Walk the Talk initiative berths in Ilorin; Wellbeing Foundation partners with Air Force to provide free Cancer screening for over 300 women – 3rd July 2018
Last weekend the Wellbeing Foundation Africa (WBFA) brought the ‘Walk the Talk’ initiative to Ilorin, Kwara State, as part of its commitment to combat non-communicable diseases (NCDs).
A WBFA team provided free medical screening at the Air Force Medical Centre, Oloje, for over 300 women, in order to catch cancer at the earliest stage possible. Noncommunicable diseases (NCDs) kill 41 million people each year, equivalent to 71% of all deaths globally.
The screening event last weekend follows the launch in May of the ‘Walk the Talk’ initiative in Nigeria by Mrs Toyin Saraki, Founder President of the WBFA, and Dr Wondi Alemu, WHO Representative and Head of Mission in Nigeria, in partnership with the Ministry of Youths and Sports Development. Mrs Saraki led over 2,000 people on a 7.2 kilometre walk in the Federal Capital Territory (FCT), Abuja, to promote healthy lifestyle practices in line with the Africa Health Transformation Agenda of the WHO.
Following the cancer screening event on Saturday, Mrs Saraki commented:
“Thank you to the WBFA team in Ilorin and to the Air Force, in particular the Chief Medical Director Dr. Audu, for carrying out life-saving screenings this weekend. Now that we have brought ‘Walk the Talk’ to Kwara, the WBFA will continue to highlight the danger of NCDs and the importance of early detection and a healthy lifestyle.”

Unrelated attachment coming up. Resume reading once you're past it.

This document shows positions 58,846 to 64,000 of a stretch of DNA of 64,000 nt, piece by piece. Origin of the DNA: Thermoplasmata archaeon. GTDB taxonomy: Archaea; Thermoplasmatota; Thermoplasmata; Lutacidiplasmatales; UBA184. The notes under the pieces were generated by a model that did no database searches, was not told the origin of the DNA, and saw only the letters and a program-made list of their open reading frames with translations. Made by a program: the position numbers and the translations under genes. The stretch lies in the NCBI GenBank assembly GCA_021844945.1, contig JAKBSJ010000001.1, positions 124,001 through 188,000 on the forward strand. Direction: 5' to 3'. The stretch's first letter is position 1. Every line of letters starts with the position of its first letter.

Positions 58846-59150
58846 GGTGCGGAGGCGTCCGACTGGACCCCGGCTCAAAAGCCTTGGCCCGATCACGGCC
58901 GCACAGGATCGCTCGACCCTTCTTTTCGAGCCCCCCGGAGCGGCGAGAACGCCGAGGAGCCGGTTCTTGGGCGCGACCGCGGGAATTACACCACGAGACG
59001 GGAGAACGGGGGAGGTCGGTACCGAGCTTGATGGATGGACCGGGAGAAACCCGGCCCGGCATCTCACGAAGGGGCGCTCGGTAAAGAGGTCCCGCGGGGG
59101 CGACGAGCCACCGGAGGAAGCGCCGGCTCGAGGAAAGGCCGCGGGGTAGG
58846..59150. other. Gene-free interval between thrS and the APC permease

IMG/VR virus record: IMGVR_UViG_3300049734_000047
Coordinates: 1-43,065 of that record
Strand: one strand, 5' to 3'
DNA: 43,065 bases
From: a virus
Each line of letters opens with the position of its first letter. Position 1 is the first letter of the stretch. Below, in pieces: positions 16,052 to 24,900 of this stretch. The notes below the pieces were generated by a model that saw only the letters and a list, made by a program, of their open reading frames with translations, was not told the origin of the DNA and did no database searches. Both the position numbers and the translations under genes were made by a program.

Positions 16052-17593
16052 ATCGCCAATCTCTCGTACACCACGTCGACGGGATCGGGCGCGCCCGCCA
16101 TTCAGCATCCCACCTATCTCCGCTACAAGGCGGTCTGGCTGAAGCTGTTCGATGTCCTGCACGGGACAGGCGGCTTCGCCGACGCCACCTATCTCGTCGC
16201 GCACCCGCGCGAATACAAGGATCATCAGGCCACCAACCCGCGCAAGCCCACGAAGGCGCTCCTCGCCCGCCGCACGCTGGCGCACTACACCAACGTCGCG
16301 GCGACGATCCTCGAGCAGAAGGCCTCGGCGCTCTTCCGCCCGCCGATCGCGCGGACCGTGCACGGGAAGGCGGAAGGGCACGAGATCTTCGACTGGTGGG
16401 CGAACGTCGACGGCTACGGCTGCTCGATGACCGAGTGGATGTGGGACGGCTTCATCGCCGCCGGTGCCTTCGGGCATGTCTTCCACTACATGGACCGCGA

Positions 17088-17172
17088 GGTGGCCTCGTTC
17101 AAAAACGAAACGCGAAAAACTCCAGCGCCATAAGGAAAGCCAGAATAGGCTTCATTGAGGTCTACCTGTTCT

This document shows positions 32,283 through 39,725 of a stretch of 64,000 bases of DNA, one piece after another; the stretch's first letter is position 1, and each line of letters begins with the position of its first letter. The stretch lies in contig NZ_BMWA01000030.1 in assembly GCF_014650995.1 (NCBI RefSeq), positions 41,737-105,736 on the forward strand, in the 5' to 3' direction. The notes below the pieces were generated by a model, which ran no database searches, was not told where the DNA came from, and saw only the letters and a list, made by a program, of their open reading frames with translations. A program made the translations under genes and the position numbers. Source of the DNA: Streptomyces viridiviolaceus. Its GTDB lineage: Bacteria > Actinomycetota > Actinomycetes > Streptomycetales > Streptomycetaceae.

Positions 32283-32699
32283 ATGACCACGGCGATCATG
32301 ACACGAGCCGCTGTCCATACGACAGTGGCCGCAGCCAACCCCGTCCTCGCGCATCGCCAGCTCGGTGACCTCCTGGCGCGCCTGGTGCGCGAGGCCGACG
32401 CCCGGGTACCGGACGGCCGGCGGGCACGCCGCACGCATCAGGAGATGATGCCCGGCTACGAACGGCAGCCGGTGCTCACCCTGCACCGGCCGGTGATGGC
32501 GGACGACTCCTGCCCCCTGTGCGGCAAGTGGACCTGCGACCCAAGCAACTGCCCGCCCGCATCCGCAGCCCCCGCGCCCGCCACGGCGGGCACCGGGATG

“To stay healthy, everyone should have at least 35 minutes of walking three times a week, which is essential for the cardiovascular system – especially with blood circulation.”
“For me, home is where the heart beats. I am delighted to collaborate with the WHO to combat NCDs and to work towards Universal Health Coverage for all, especially in Nigeria.”
“Last weekend, the WBFA also continued its advocacy and education campaign to improve water, sanitation and hygiene (WASH) conditions in Nigeria and around the world, which is crucial in the battle against NCDs and to protect against epidemics and to reduce mother and infant mortality rates.”
Credit: Jack Tunmore